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Young Farmers Weigh In On A Challenging Year

Davon Goodwin, an Army veteran, is the first in his family to pursue farming. (Courtesy)
Davon Goodwin, an Army veteran, is the first in his family to pursue farming. (Courtesy)

It's been a challenging year for American farmers.

Farmers in the U.S. witnessed a trade war with China unfold, farm debt continues to pile on and delays in planting due to extreme weather linked to climate change.

And as farmers get older — their average age is 58 years old — what does the next generation of farmers look like? Will they face the same barriers?

Gracie Weinzierl recently began farming on Weinzierl-Stephens Farms in Stanford, Illinois. The 27-year-old comes from a family of farmers who grows cash grains such as corn and soybeans.

She says she's celebrating the end of a rough year.

"The year started with rain and the year ended out with rain," she says.

Because of wet weather, her farm was about three weeks behind their regular schedule, she says. Fortunately, her crops grew like normal, however harvest was delayed, something she says was "very stressful."

Davon Goodwin, an Army veteran, is the first in his family to pursue farming. He grows speciality crops — grapes and blackberries — at the OTL Farms in Laurinburg, North Carolina. Like Weinzierl, he is no stranger to the onslaught of rain.

"We were supposed to plant earlier in the year, but our property was flooded so we couldn’t plant," he says.

The 31-year-old says he and his wife paid off debt and saved the rest in order to purchase a 42-acre farm to call their own.

Both young farmers have "off-farm jobs" to pay the bills. Goodwin says most of his farming friends financially sustain themselves that way.

This is not out of the ordinary — 64% of small, independent farmers work an additional job, according to Modern Farmer.

"I would definitely say having off-the-farm income is, I won’t say the only way you can do it, but it gives you a lot of security," he says. "Knowing that if I have crop failure, I’m still going to get a paycheck, that’s a big deal."

Interview Highlights

On harvesting crops later than initially expected

Gracie Weinzierl: "You have to wonder, it’s like, am I going to get a crop in the ground? When you’re growing corn, you have to worry about the next steps that fall into succession after you plant your crops. You have to think about whether I can get additional fertilizer on that goes out throughout the season, whether I’m going to have issues with weed control or disease and insects that a lot of times are influenced by wet weather and whether or not you’re going to have enough growing time for the crop itself before the first frost."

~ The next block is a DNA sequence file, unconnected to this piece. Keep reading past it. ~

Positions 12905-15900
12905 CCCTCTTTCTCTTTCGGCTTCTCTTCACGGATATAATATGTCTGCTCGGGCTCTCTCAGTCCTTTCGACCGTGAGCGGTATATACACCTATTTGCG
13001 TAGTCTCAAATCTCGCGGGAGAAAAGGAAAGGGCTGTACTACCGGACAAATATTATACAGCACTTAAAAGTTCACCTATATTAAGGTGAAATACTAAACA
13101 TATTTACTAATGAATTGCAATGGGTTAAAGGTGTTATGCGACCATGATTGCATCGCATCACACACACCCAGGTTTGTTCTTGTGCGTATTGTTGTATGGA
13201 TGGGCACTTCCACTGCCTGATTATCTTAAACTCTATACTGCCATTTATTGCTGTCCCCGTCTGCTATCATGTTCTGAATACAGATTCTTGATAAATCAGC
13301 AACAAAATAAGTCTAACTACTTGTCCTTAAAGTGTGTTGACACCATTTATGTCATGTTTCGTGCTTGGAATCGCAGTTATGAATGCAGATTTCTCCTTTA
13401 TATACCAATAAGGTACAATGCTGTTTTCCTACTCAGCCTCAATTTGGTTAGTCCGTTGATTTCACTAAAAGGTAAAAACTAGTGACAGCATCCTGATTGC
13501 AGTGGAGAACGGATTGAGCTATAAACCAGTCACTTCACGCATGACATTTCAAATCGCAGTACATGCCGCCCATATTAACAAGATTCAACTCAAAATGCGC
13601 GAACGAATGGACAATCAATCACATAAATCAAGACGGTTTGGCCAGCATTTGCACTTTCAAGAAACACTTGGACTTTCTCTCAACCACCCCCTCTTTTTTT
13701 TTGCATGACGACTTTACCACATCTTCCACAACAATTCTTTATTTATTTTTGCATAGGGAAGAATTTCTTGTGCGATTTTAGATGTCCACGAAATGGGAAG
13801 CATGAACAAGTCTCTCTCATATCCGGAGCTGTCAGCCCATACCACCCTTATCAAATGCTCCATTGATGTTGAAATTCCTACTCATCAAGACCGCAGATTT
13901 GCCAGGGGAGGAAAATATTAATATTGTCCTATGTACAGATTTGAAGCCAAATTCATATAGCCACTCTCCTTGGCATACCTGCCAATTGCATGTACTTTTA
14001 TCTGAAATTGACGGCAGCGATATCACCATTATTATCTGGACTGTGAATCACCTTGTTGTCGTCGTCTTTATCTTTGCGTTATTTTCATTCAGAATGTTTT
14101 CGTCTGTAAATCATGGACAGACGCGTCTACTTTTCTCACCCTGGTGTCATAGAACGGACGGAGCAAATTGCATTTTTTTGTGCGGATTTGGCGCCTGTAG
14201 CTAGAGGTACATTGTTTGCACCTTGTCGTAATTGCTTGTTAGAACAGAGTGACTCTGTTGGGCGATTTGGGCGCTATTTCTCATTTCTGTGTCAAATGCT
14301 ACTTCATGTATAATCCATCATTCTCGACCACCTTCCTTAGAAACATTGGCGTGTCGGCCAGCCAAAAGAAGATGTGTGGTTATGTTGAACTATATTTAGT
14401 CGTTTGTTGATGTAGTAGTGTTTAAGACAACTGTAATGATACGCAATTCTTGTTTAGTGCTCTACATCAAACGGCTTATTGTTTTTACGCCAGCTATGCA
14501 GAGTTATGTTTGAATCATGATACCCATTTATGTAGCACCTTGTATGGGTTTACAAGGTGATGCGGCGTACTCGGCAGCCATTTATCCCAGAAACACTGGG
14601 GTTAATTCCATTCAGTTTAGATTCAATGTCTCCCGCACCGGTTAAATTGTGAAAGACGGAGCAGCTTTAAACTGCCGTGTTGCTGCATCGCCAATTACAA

On whether she made less money than she thought she would in 2019

GW: "I would say that I’m not sure that all of the crop has been sold for our farm yet, but it also is very dependent on the prices. I would say in terms of yield, our yields were a little bit down. Our soybeans weren’t too far off average, which we’re very thankful for. Corn was a little bit lower because it was more impacted by that rain and the cool growing season getting started."

On Goodwin's grape and blackberry business

Davon Goodwin: "We just started planting. … We’re definitely behind. Then when you have a perennial crop, it’s going to take you three years for your first commercial harvest, that means I missed a whole growing season. But at the same time, we were thankful that we’re able to start planting now and start getting ready for 2020."

On buying land for farming

DG: "It was challenging. I was a farm manager for the last five years, and I lived in a camper for the last five years. And my wife lived in a whole different part of state for the last five years. We saved up a lot of money and tried to pay off as much debt as we possibly could. And the economic kind of outlook looked a little better. And then I had a real job off the farm. I wasn’t making enough just farming. So I had to have a traditional eight to five off the farm to kind of make it work throughout the course of our last year."